Surf Beach and Ocean Beach County Park also are expected to be closed for a time Sunday for safety reasons linked to the launch, which will fall on the final day of the 65th annual Lompoc Valley Flower Festival.
Update: 25.06.2017 / 17.30 MESZ
SpaceX Doubleheader Part 2 – Falcon 9 set for Iridium NEXT-2 launch
Just over two days after its successful launch of BulgariaSat-1, SpaceX’s Falcon 9 rocket will make another launch Sunday to carry ten Iridium-NeXT communications satellites into orbit. Falcon will lift off from Vandenberg Air Force Base at 13:25 local time (20:25 UTC) to begin its mission.
Sunday’s launch takes place forty-nine hours and fifteen minutes after that of the previous Falcon 9 mission, which successfully deployed the BulgariaSat-1 satellite into geostationary orbit on Friday.
Friday’s launch was made from the Kennedy Space Center in Florida, while Sunday’s will be from Falcon’s West Coast home: Space Launch Complex 4E at the Vandenberg Air Force Base in California.
SpaceX has separate launch teams for the two sites, allowing the campaigns to progress in parallel with their launches in quick succession.
The BulgariaSat-1 mission was SpaceX’s second launch to re-use a “flight proven” first stage – one recovered following a previous launch.
The booster used for the BulgariaSat mission had first been flown in January, as part of a launch which deployed ten communications satellites for Iridium Communications as part of a multi-launch deal.
Sunday’s launch, which uses a previously-unflown first stage, is the second under the Iridium contract with a further ten satellites aboard.
If Falcon lifts off on time, the timespan between the BulgariaSat and Iridium launches will be the shortest turnaround between two orbital launches of a family of American rockets since a pair of Titan launches in early September 1989.
The 1989 launches – of a Titan III(34)D/Transtage from Cape Canaveral, followed forty-four hours later by a Titan II(23)G from Vandenberg Air Force Base – used related, but very different rockets. The Titan II(23)G was a converted two-stage Titan II missile while the Titan III(34)D was a heavy-lift vehicle with two large solid rocket motors either side of a stretched core topped with a Transtage upper stage.
For a turnaround between two launches of the same type of rocket flying in a similar configuration, it is the fastest the United States has achieved since December 1966.
Then, Atlas SLV-3 rockets made two launches, forty-one hours apart, with Agena-D upper stages. The first of these Atlas-Agena launches was made from Vandenberg on 5 December to deploy a KH-7 GAMBIT reconnaissance satellite – departing from the same launch pad that Falcon will fly Sunday’s mission from. The second Atlas-Agena was a launch from Cape Canaveral Air Force Station, carrying NASA’s first Applications Technology Satellite (ATS) towards geostationary orbit.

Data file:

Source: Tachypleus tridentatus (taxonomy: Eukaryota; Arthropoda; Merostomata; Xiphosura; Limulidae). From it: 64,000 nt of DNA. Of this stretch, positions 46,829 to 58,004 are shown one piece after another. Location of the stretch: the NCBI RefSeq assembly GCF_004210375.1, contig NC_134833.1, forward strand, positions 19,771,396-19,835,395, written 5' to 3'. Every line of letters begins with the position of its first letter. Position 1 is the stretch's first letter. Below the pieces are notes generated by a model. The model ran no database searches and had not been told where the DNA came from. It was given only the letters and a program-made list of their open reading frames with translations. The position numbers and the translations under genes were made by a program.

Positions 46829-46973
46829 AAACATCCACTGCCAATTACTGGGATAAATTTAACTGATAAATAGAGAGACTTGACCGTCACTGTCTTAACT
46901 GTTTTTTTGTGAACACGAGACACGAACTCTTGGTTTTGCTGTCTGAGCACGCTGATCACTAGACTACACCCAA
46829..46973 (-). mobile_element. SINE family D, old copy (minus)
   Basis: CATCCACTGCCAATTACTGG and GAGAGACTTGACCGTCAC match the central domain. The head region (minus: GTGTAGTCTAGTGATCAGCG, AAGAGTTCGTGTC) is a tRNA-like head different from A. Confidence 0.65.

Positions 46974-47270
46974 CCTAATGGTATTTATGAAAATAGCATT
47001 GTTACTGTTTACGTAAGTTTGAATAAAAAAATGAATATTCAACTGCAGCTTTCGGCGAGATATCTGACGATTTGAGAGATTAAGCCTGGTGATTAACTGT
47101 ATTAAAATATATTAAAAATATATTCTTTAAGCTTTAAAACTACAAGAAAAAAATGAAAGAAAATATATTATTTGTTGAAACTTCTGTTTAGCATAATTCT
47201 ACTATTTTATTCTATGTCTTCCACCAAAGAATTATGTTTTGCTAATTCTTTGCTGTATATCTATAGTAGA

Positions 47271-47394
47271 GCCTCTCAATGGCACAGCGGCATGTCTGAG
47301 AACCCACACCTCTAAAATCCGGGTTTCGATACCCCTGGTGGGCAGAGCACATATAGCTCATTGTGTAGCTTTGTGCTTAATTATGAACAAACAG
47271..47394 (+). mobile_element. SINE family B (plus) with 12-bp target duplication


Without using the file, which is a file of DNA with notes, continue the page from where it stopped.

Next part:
Although such a short time between launches is unusual for US rockets, Russia’s Soyuz and China’s Chang Zheng – or Long March – regularly make multiple flights in a short space of time. Twice in recent years – in 2013 and 2015 – pairs of Soyuz launches have been made just two hours apart.
The ten Iridium-NeXT satellites aboard Falcon 9 are the second batch of spacecraft to be launched towards a constellation which, when complete, will consist of sixty-six satellites plus on-orbit spares. The Iridium-NeXT constellation will replace Iridium Communications’ current fleet of satellites which were launched between 1997 and 2002.
Iridium relies on a large fleet of satellites in low Earth orbit to provide worldwide mobile communications. The company’s name comes from the metal iridium, which has atomic number 77 – the number of satellites that were originally anticipated to achieve global coverage. This was later revised down to sixty-six, but the name was retained.
The total setup cost of Iridium’s first satellite constellation was estimated at around five billion dollars, and none of the spacecraft could be put into service until enough had reached orbit to enable global coverage.